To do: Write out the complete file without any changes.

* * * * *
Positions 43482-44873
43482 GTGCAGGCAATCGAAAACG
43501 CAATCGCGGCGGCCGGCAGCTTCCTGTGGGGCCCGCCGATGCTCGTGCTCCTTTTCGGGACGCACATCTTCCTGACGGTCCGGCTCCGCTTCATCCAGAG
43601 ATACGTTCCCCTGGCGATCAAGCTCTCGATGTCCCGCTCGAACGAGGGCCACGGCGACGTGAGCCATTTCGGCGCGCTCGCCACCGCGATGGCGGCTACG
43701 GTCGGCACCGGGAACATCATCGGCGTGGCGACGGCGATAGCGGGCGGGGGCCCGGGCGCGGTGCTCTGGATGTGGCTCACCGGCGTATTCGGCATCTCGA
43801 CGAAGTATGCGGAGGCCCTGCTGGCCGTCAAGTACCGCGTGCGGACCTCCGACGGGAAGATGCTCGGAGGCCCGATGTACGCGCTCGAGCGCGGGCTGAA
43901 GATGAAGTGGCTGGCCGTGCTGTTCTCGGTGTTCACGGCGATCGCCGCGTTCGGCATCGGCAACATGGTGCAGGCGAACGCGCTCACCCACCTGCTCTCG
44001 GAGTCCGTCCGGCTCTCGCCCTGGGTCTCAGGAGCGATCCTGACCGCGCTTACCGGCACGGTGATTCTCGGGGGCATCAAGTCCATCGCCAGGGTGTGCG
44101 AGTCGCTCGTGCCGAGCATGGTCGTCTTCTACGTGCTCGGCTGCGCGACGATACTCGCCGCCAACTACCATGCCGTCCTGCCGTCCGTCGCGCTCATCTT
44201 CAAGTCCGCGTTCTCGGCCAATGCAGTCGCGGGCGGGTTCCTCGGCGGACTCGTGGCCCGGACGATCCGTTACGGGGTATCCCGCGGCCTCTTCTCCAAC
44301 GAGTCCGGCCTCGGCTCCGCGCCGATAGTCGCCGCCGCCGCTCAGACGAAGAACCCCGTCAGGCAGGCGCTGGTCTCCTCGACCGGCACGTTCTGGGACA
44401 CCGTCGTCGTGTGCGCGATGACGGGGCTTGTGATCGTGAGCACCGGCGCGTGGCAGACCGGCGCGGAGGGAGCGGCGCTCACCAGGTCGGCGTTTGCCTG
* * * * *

Positions 43482-44873
43482 GTGCAGGCAATCGAAAACG
43501 CAATCGCGGCGGCCGGCAGCTTCCTGTGGGGCCCGCCGATGCTCGTGCTCCTTTTCGGGACGCACATCTTCCTGACGGTCCGGCTCCGCTTCATCCAGAG
43601 ATACGTTCCCCTGGCGATCAAGCTCTCGATGTCCCGCTCGAACGAGGGCCACGGCGACGTGAGCCATTTCGGCGCGCTCGCCACCGCGATGGCGGCTACG
43701 GTCGGCACCGGGAACATCATCGGCGTGGCGACGGCGATAGCGGGCGGGGGCCCGGGCGCGGTGCTCTGGATGTGGCTCACCGGCGTATTCGGCATCTCGA
43801 CGAAGTATGCGGAGGCCCTGCTGGCCGTCAAGTACCGCGTGCGGACCTCCGACGGGAAGATGCTCGGAGGCCCGATGTACGCGCTCGAGCGCGGGCTGAA
43901 GATGAAGTGGCTGGCCGTGCTGTTCTCGGTGTTCACGGCGATCGCCGCGTTCGGCATCGGCAACATGGTGCAGGCGAACGCGCTCACCCACCTGCTCTCG
44001 GAGTCCGTCCGGCTCTCGCCCTGGGTCTCAGGAGCGATCCTGACCGCGCTTACCGGCACGGTGATTCTCGGGGGCATCAAGTCCATCGCCAGGGTGTGCG
44101 AGTCGCTCGTGCCGAGCATGGTCGTCTTCTACGTGCTCGGCTGCGCGACGATACTCGCCGCCAACTACCATGCCGTCCTGCCGTCCGTCGCGCTCATCTT
44201 CAAGTCCGCGTTCTCGGCCAATGCAGTCGCGGGCGGGTTCCTCGGCGGACTCGTGGCCCGGACGATCCGTTACGGGGTATCCCGCGGCCTCTTCTCCAAC
44301 GAGTCCGGCCTCGGCTCCGCGCCGATAGTCGCCGCCGCCGCTCAGACGAAGAACCCCGTCAGGCAGGCGCTGGTCTCCTCGACCGGCACGTTCTGGGACA
44401 CCGTCGTCGTGTGCGCGATGACGGGGCTTGTGATCGTGAGCACCGGCGCGTGGCAGACCGGCGCGGAGGGAGCGGCGCTCACCAGGTCGGCGTTTGCCTG